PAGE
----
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Homeless in Shinjuku Station,
May 2017

So a few days ago I was tired from all the walking and I was laying with my wife. I said “I kinda miss Estonia.” She nodded.

Next thing I knew I was bawling my eyes out and the next day before work too. Homesickness just came upon me and all I could do was weep. Japan is a great place to live, it’s safe, it’s clean, things work over here. Other times it sucks ass, they unironically use (and insist!) fax, you feel illiterate most of the time, and worst of all, you feel alone despite millions around of you. It’s hard to find friends here in Japan, especially if your Japanese is so-so.

After bawling a bit and writing some letters to my family, I felt reconnected once again and understood that it’s all right to feel lonely, especially after going to Kabuki-cho in Shinjuku (which I will do a little review later on).

I really do miss my friends and family and I thought about the pilgrims who went to America. My co-worker said that America wouldn’t ever been that strong if all these people would’ve gone to America, seen that there’s pretty much nothing and went back. “One thing people are going to realize when they return is that people are the all the same everywhere.”

That’s probably the zeitgeist of our time. People, young people especially, are always looking for something better or in the fancy business term – “The Next Big Thing”

One of my friends wrote to me and asked you know, I’d also wanna come to Japan. I was like great, whatcha wanna do? He said he wanted to join a dojo and learn sword-fighting.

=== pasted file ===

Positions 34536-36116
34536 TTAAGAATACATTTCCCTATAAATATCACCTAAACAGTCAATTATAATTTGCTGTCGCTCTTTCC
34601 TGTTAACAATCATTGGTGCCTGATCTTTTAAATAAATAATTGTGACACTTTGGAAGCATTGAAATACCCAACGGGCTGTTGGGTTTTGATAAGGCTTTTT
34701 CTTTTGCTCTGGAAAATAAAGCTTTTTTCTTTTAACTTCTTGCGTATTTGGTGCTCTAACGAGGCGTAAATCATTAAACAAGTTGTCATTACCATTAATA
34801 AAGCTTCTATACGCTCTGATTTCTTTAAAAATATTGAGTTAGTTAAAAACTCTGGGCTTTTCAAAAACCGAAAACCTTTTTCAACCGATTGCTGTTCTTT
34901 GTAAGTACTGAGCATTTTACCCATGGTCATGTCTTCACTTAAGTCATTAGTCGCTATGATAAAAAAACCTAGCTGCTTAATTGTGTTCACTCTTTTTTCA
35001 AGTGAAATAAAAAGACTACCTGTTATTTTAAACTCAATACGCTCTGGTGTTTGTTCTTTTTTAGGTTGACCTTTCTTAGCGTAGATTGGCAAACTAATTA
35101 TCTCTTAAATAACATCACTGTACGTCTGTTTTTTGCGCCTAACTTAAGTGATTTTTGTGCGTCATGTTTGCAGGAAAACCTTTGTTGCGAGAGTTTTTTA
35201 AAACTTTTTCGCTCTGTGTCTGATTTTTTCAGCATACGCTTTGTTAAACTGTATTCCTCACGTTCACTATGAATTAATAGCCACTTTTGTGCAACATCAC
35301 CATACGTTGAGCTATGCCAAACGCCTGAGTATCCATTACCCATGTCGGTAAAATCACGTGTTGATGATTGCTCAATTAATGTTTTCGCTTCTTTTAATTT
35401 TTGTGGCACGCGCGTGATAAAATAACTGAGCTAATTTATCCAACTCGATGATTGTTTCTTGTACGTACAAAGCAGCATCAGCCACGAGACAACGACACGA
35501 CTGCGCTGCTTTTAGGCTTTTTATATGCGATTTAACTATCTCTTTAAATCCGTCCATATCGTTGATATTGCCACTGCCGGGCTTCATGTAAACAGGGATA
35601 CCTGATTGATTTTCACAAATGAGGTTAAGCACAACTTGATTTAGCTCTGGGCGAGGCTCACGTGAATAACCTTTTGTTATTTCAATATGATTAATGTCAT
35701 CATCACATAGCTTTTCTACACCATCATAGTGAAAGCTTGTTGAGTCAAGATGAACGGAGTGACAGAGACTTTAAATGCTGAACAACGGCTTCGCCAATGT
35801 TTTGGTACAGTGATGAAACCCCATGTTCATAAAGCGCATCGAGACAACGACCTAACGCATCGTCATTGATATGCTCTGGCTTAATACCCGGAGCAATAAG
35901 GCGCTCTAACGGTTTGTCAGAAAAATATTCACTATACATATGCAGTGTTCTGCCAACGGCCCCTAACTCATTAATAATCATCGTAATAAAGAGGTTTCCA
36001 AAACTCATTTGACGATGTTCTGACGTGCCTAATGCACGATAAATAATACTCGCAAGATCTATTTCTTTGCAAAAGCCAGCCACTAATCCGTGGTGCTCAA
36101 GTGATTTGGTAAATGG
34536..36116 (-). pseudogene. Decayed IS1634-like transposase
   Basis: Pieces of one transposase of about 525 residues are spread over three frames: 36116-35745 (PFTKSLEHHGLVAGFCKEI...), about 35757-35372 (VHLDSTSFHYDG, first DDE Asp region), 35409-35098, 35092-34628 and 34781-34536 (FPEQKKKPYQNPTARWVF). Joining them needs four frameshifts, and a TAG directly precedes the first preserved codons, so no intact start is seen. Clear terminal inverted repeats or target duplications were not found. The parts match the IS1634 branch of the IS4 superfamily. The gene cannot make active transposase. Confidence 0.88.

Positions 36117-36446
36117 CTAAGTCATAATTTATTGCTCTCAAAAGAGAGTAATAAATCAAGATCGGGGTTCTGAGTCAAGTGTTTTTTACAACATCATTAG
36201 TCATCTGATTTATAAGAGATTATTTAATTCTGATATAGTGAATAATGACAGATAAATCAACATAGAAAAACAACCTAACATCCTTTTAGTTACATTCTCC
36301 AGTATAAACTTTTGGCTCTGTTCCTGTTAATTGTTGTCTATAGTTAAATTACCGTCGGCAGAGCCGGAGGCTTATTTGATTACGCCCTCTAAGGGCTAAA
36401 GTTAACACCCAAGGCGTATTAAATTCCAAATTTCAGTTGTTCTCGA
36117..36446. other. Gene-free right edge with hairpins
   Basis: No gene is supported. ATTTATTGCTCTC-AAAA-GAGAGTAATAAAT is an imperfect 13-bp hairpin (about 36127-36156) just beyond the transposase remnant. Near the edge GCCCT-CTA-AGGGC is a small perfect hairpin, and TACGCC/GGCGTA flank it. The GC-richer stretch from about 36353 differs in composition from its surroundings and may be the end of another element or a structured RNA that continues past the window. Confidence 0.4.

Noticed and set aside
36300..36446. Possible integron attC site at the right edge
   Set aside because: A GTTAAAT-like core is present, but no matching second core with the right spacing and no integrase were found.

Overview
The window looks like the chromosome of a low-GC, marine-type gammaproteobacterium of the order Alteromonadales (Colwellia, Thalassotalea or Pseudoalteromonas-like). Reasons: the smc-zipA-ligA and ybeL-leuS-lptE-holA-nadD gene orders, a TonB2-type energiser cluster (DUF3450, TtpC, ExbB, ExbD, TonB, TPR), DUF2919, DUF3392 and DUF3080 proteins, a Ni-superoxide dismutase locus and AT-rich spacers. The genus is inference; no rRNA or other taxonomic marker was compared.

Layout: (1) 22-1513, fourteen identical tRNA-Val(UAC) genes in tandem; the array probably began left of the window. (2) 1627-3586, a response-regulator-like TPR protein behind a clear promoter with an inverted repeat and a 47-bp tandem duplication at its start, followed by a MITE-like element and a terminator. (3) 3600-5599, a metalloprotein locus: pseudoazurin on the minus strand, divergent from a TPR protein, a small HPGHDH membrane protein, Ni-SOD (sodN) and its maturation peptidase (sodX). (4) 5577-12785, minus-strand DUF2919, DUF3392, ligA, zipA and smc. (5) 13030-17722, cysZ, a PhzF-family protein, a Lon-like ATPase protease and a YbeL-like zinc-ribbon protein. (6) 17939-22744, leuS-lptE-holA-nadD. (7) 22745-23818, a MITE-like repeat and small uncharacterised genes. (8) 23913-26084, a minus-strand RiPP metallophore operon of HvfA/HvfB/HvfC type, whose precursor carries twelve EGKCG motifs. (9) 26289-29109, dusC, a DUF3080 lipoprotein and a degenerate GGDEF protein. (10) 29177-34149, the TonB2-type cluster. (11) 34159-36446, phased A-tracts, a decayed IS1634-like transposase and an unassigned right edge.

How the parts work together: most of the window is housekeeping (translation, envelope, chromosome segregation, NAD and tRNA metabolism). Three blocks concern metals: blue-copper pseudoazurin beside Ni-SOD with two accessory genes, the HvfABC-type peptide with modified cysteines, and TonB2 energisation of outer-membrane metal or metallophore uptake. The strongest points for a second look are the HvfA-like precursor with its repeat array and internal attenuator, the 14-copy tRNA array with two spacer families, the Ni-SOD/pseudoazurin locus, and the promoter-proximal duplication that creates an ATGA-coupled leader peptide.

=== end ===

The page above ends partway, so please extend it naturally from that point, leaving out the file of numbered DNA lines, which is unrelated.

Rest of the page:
Man, I knew he really didn’t want to learn sword-fighting. He was sick of being in home and not feeling in control of his life. I explained he should take some time and really thing what he really wants in his life and go for it. Make a plan and go for it, and he’ll make it.

I’m one to talk, huh?! I change plans all the time. Sure, I made to Japan somehow, but where now? I want to make an album, write more, get paid more, spend more time with my wife etc. So much to do, so little time.

I was at the same spot where my sword-fighting friend was a year back, all broken up and no purpose. I went hitchhiking in Europe just to find something, sure, I spent three weeks in space but when I got back it was the same old place. And I was still miserable! Man, July 2016 was the roughest month ever. Then I got a job, started to take care of myself and in March I found myself in Japan already.  Sometimes things work out until they break down, get fixed, break down and fixed once again.

You could say life has ups and downs, eh?

But the thing I miss the most is being able to read. I took literacy for granted until I came to Japan, and now here I am, not being able to read all this cool shit when I go out or pick up anything. Once I press post I will learn how to read again.

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2 thoughts on “

    • Buddy, it is rough and I think people at my work think I’m a bit slow in the mind or something. Maybe I am, you know! But I am 100% sure that once I learn the language, it’ll be way easier than it is today. Hell, actually every day I am making progress as I learn a bit more of the language day by day. I finally get why it’s called a language barrier – it literally stops you from making friends like you’re used to.

      Of course I don’t know how life is in Singapore and how well-versed you are in the language, but I hope you will find some friends soon!!

      Like

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